I bought a new Lenovo laptop, but sometimes used the power supply for my old Lenovo laptop. I just found out that the old power supply was the source of a very irritating high frequency sound (sample here). If I use the new power supply provided with my laptop, there is no sound. As it's rather convenient to have two power supplies, i would like to know the following:

Will using this old power supply damage my battery? (or some other parts of the computer? -- even though i can't see how that should happen)

(I have also tried to swap the cords going from the AC socket to the power supply -- it had no effect)

If you want to see the technical data for the two power supplies, see this image (old is left, new is right):


  • There's no reason to believe it would be damaging your battery, or your laptop. It's just an old power supply. Oct 28, 2012 at 20:41

1 Answer 1


Over time due to thermal cycling the tiny wire windings of the inductor coil that is used in the battery charge circuit will micro expand and contract and the hot glue used to keep them together can give way a little. When the battery is being charged the circuit switches at a very high frequency, however the fine control needed to keep the current constant as well as certain combinations of voltage and load can cause the coil to resonate at a frequency in the audible range, thus producing a high-pitched sound. This should not be a problem normally and should pose no danger to your battery or other parts. If the sounds gets too loud however or the adapter is getting very hot, I would recommend you stop using it.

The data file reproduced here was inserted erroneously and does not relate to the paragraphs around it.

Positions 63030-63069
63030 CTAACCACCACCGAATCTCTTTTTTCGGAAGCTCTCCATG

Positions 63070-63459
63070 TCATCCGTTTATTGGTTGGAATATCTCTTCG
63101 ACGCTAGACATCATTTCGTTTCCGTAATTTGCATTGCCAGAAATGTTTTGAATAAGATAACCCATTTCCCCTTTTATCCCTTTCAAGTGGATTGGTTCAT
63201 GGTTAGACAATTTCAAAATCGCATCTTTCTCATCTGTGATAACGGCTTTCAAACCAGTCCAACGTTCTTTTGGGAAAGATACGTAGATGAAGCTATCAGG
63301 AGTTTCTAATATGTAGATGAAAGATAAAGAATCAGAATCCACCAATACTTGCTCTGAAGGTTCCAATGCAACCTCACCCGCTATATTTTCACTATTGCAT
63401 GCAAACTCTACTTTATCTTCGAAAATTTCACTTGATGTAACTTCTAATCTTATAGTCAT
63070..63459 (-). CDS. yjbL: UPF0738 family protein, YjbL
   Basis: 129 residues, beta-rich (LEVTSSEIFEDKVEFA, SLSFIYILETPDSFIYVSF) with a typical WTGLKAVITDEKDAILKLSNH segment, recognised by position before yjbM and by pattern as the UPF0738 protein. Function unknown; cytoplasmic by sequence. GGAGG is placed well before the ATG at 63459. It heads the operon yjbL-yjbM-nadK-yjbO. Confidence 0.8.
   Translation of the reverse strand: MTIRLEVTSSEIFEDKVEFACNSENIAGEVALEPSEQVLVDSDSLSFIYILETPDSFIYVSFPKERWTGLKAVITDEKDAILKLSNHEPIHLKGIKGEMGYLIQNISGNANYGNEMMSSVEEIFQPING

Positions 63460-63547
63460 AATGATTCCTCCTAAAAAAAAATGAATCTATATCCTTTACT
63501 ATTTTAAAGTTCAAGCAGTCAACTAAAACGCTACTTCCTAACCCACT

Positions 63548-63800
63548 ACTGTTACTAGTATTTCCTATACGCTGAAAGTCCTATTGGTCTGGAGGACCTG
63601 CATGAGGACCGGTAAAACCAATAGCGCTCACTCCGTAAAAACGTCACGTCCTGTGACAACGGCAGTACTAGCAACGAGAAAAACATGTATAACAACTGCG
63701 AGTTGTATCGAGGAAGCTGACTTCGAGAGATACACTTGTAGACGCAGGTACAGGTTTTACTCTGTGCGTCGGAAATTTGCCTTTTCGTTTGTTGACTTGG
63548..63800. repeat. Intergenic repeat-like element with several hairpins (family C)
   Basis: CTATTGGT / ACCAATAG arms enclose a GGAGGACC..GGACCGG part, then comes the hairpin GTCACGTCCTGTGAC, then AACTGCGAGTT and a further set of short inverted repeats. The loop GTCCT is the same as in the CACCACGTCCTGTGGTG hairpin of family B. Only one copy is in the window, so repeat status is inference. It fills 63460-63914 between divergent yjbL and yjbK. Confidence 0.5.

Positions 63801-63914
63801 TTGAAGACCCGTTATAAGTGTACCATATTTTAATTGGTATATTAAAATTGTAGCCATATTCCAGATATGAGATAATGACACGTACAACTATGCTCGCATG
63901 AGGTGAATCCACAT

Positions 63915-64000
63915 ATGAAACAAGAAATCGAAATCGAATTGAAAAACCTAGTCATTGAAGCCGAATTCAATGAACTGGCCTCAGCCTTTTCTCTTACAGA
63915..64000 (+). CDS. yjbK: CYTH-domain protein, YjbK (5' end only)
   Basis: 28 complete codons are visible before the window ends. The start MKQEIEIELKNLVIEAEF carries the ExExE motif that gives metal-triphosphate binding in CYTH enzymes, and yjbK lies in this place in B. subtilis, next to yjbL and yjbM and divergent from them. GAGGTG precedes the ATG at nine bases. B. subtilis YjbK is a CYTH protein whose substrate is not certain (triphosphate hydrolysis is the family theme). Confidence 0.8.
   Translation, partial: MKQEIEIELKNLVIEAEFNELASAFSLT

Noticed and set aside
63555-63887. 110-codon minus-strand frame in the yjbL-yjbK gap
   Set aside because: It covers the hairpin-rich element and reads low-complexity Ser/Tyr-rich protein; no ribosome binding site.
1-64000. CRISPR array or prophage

• Hmm, that is a good answer. It sounds like what is happening to my router: it has started making a high-pitched sound near the induction coils that is only audible when the case is off. It is several years old and gets warm occasionally and even stops working for a while, but generally it seems to work. The only difference is that the router is always plugged in, so I can’t imagine that it would/should be cycling.
    – Synetech
    Oct 28, 2012 at 23:48
  • @Synetech: I guess it could be due to a bad capacitor as well, or simply an (R)LC circuit resonating more than normal.
    – Karan
    Oct 29, 2012 at 0:27
  • @Karan very detailed answer, but could you please clarify why you would recommend I should stop using it, if the sounds gets too loud or the adapter is getting very hot? (what would be the consequences?)
    – RasmusWL
    Oct 29, 2012 at 13:41
  • That might indicate a (imminent) failure, maybe due to a break in the coil or short or a blown capacitor or something else, and may result in excess current flowing into the laptop. That's why I said that while the sound by itself does not necessarily imply that you should stop using the adapter immediately, obviously it is not behaving the same as a brand new one and so you should keep an eye on it for any further changes.
    – Karan
    Oct 29, 2012 at 16:06

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